Craps 101 - The URComped Series

The forum name says it all. You're new to the game of craps and don't have a clue where to begin. Pass Line. Don't Pass. Come. Don't Come. Hardways. Big Six. Big Eight. The Horn. Good Grief! Sounds like back when you were trying to make a decision about what to do in the back seat on that first car date. Well never fear! There are a few folks around here who have spent enough time at the tables to be able to answer just about any question you may have. So step right up and get a clue!

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Craps 101 - The URComped Series

Post by heavy » Sun Dec 30, 2018 1:14 pm

I recently completed a series of short articles for URComped aimed at beginner craps players and I thought I'd republish them here on the forum since we have a fair base of newer players on the board these days. We'll start with a piece on bankroll and buy in and expand into craps superstitions - then we'll go from there. Here you go:

In my first Craps Tip I normally talk about when and how to Buy In at the craps table. The “when” part is dictated largely by courtesy and superstition. The how part is dictated by the house. I’m going to talk about both courtesy and craps superstition in more detail – as regards your buy in and other elements of the game – in an effort to spare you some embarrassment at the tables.

First off, you shouldn’t just walk up to a craps table and drop your money on the layout to buy in at any time you feel like it. You should take time to see where the dice are – and whether or not the “puck” says “ON” or “OFF.” The puck is a round plastic disk used to mark the point once it is established. If, for example, the shooter has established the eight as the point the dealer will have placed the puck on the number eight with the white or “ON” side facing up.” Do not drop money onto the table while the puck says “ON.” That means a game is in progress and many players consider “new money on the table” to be bad luck. If you inadvertently drop your money on the table while the puck says “ON” odds are you’ll hear a chorus of “Turn my bets off” coming from the gallery as superstitious players demonstrate their belief in the power of the money to draw out the seven. Odds are you’ll pick up a dirty look or two as well. No big deal as long as the shooter doesn’t throw the seven next. But if he does then guess who will get blamed for it? Not the shooter. Not the dice. No, it’ll be all your fault for buying in late and tossing new money onto the table.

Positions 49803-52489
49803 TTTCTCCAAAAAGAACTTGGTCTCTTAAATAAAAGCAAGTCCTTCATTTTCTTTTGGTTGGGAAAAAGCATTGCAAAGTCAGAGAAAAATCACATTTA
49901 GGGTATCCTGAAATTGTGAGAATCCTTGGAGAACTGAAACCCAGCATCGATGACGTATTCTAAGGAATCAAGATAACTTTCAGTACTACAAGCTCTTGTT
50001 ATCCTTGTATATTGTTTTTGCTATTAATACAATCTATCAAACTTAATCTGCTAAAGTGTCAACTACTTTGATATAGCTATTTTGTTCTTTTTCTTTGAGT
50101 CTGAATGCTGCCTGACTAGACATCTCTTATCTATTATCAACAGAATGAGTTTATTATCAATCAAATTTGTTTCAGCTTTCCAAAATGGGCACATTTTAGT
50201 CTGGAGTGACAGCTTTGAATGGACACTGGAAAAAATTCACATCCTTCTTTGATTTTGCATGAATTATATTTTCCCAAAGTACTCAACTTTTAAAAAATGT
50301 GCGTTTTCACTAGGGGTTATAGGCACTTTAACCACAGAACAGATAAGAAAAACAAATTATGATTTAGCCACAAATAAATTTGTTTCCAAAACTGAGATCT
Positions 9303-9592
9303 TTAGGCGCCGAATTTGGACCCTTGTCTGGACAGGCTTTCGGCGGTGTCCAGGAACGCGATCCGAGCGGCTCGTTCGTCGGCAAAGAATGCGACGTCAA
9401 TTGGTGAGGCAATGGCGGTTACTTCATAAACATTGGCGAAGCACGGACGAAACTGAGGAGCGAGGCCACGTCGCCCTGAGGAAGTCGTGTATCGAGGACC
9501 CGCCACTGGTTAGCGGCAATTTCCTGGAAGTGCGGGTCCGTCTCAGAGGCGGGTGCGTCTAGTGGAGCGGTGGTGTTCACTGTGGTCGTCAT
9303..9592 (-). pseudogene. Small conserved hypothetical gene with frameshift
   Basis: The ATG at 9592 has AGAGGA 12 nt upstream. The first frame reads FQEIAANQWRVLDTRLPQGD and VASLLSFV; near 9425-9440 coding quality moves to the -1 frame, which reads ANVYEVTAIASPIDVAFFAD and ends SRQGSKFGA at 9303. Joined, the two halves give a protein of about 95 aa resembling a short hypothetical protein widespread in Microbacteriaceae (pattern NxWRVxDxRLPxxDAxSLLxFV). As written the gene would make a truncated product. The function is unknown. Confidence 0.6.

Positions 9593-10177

Wait until the puck says “off.” Then drop your cash in the Come area in front of you and say in a voice loud enough for the dealer to hear, “Change only.” He’ll take care of the rest from there, collecting your cash and exchanging it for playing cheques, counting them out for the boxman and the eye in the sky to verify, then handing them off to you. You can then pick them up and place them in the rack in front of you, arranging them however you wish.
So much for buying in. Now let’s talk about the other superstitions you need to be aware of. Crapshooters are generally a very superstitious lot. Let’s just take a look at a common example. If the dice are thrown and one or both dice bounce OFF the table – superstition dictates that the next toss will be a seven. How do you counter this superstition? Well, if you’re at the table when this happens you’ll hear a chorus of players shout “same dice.” Why? Because the dice jumped off the table because they were “hot.” They don’t want the house dropping “cold” dice on the table to replace the “hot” ones.

Of course, the odds of the seven showing on the next toss have not changed. I don’t care if the shooter stands on his left foot, tosses backwards with his “off” hand with one eye shut while snorting tequila shots! The odds are one in six. But if the shooter does toss a seven on the next throw every superstitious player at the table will think, “Aha! Knew it. Every time the dice bounce off the table . . .” Had the shooter made his point on that toss instead the rest of the players would have dismissed that as irrelevant. It’s only the seven outs that are remembered. And that, my friends, is what we call “confirmation bias.”

With that in mind, here are my Big Seven Superstitions for Craps Players:

1. New money on the table will bring out the seven. (Buy in at the right time)
2. If the dice hit the money (chips) they roll funny (roll the seven).
3. If the dice bounce off the table the next roll will be a seven.
4. If a player is making a late bet and the dice hit his hand the dice will roll a seven.
5. If anyone interrupts the shooter – a beverage server, his girlfriend, another player, etc. – the next roll will be a seven.
6. If there is a chip fill at the table (security bringing more chips for the dealers) the next roll will be seven.
7. The echo effect. If anyone at the table says “seven” or if there is another table open next to yours and you hear the stickman call “seven out” on it – the next roll will be a seven.